Political Correctness of a Different Color

This was supposed to be a year of revolt against political correctness. A major party nominee’s presidential campaign was based largely (we were told) on the bubbling resentment against restrictions on speech and thought. Millions of Americans supposedly were rejecting the thoughtless demand that they adhere to an elite-approved vernacular. Common sense would not bow to the illiberalism of liberals, who were too busy constructing safe spaces and new pronouns for an ever-expanding alphabet soup of sexuality. This was not about race or gender, they said. Political correctness was the real culprit; it was an ideology of condescension that prevented minorities from dealing with their own social deficiencies, from illegal immigration to Chicago gang culture. A silent majority would no longer be cowed into censoring their thoughts on controversial issues.

At least that was the story until Colin Kaepernick showed up.

Kaepernick, of course, is the backup quarterback for the San Francisco 49ers, who began this preseason with a declaration that he would no longer stand for the national anthem as long as racial injustice went unaddressed. That one simple action (or inaction) reverberated throughout the country and brought out torrents of vitriol and hate from the very folks who previously were so defiant about political correctness. Kaepernick has been inundated with hateful and racist attacks and rumors. He was booed lustily before a preseason game in San Diego. The local police union threatened to withdraw security for 49er games in response. And the conservative outlets that ridiculed PC culture and its perverse consequences condemned Kaepernick with a vengeance.

Their objection is a traditional one, which recalls the angry backlash against flag-burning hippies protesting the Vietnam War: the military and police are institutions above criticism and the flag is a sacrosanct symbol of their sacrifice. Fair enough. But if flouting conventional norms of racial tolerance is counterculture individualism and free speech, then how is a small gesture of protest toward a national symbol such an anathema? Kaepernick even made clear that his protest had nothing to do with the military. But even if it had been, why the outrage? What could be more politically incorrect than criticizing the troops?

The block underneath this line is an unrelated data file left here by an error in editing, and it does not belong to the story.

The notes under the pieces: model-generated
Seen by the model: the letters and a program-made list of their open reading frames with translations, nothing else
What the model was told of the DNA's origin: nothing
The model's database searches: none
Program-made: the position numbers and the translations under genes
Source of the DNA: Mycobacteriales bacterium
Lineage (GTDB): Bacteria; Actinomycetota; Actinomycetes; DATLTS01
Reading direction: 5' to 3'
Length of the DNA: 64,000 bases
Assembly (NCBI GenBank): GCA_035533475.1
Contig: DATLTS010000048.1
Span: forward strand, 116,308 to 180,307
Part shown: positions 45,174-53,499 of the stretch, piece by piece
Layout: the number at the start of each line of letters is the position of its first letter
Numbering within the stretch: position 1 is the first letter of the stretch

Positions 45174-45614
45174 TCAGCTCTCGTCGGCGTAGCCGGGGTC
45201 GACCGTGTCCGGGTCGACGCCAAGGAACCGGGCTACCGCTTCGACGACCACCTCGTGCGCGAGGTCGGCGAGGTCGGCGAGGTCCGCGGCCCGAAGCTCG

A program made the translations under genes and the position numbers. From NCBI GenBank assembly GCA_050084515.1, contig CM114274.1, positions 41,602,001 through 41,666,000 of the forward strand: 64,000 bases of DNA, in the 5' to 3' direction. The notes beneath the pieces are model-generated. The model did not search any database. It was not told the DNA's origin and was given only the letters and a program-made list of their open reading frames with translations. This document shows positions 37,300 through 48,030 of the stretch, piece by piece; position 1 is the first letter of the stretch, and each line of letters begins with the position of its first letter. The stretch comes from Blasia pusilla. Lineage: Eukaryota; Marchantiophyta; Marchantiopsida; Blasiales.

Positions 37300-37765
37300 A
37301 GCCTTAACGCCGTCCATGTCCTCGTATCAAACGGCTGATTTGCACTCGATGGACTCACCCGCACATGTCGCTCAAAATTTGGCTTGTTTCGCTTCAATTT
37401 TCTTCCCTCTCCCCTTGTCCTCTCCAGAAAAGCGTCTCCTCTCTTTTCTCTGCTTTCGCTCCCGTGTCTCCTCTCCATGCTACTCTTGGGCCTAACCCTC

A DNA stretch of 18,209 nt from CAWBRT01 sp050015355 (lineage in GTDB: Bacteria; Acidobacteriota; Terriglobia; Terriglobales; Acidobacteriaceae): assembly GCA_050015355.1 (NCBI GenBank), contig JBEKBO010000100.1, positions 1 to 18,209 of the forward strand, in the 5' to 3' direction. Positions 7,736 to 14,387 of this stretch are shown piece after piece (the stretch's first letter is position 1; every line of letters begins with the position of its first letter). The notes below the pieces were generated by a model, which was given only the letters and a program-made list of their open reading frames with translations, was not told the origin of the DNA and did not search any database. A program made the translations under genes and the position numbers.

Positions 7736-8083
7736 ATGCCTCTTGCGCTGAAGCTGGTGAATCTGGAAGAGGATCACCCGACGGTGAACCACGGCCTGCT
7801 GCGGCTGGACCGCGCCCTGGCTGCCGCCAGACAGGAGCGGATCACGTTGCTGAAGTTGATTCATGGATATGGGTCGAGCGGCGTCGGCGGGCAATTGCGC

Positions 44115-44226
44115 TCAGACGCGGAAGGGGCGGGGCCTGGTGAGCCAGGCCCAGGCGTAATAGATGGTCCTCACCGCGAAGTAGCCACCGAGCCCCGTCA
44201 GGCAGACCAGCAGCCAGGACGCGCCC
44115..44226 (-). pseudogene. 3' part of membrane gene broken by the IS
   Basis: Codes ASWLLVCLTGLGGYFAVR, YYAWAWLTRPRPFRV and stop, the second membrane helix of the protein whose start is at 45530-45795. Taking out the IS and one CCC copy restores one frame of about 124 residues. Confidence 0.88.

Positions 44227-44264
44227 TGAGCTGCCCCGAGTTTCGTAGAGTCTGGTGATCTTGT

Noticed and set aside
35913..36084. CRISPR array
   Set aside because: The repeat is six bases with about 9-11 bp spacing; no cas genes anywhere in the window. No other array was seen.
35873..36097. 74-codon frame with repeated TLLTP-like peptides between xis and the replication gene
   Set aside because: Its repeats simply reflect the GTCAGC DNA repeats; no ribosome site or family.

We’ve seen this before. Among the very first objections to Barack Obama as a presidential candidate was his apparent refusal to wear an American flag pin on his lapel. That observation quickly turned into wild and irresponsible speculation about his national loyalties. Obama’s barely noticeable decision to depart from this sartorial necessity appeared to be a quiet critique that iconography is but an empty gesture when paired with inaction. But even as his campaign insisted that the pin’s absence held no larger purpose, the forces of political correctness insisted on its meaning. In short order, those powers resulted in Obama’s capitulation. The flag came back up, fastened tightly to this very day.

Kaepernick’s silent protest is just a small piece of a larger effort by the politically incorrect to enforce their own version of political correctness. In response to police killings in Ferguson and Baltimore, the Black Lives Matter movement took to the streets to oppose the clear, demonstrated racial inequities in American policing. Black men are disproportionately likely to be stopped, harassed, and unlawfully killed by police, a fact supported by both anecdotal experience and statistical certainty. The conservative response to Black Lives Matter, however, has not merely been to disprove this reality or cabin the problem to the actions of a few bad apples. It has been to proudly and defiantly proclaim that “All Lives Matter.” The new phrase’s purpose was to reprimand the Black Lives Matter movement’s insensitivity and exclusion. Taken at face value, “All Lives Matter” is as PC as it gets.

This contradictory rhetoric about political correctness by its most ardent practitioners demonstrates that, though they claim otherwise, people cannot separate process from substance. A displeasing message turns free speech absolutists into censors. Which, of course, raises the question of whether their sometimes devotion to unfettered speech on race is really more about the divisive underlying message of its speaker than the simple right to speak it. And so it is that national politicians can paint all illegal immigrants as vicious criminals and certain cable news anchors can make wild, inaccurate generalizations about black social dysfunction and be heralded as truth-tellers, protected by the angry backlash against an ever-encroaching PC culture. Meanwhile, Colin Kaepernick kneels quietly on the sideline with a simple message, victim of a political correctness of a different color.


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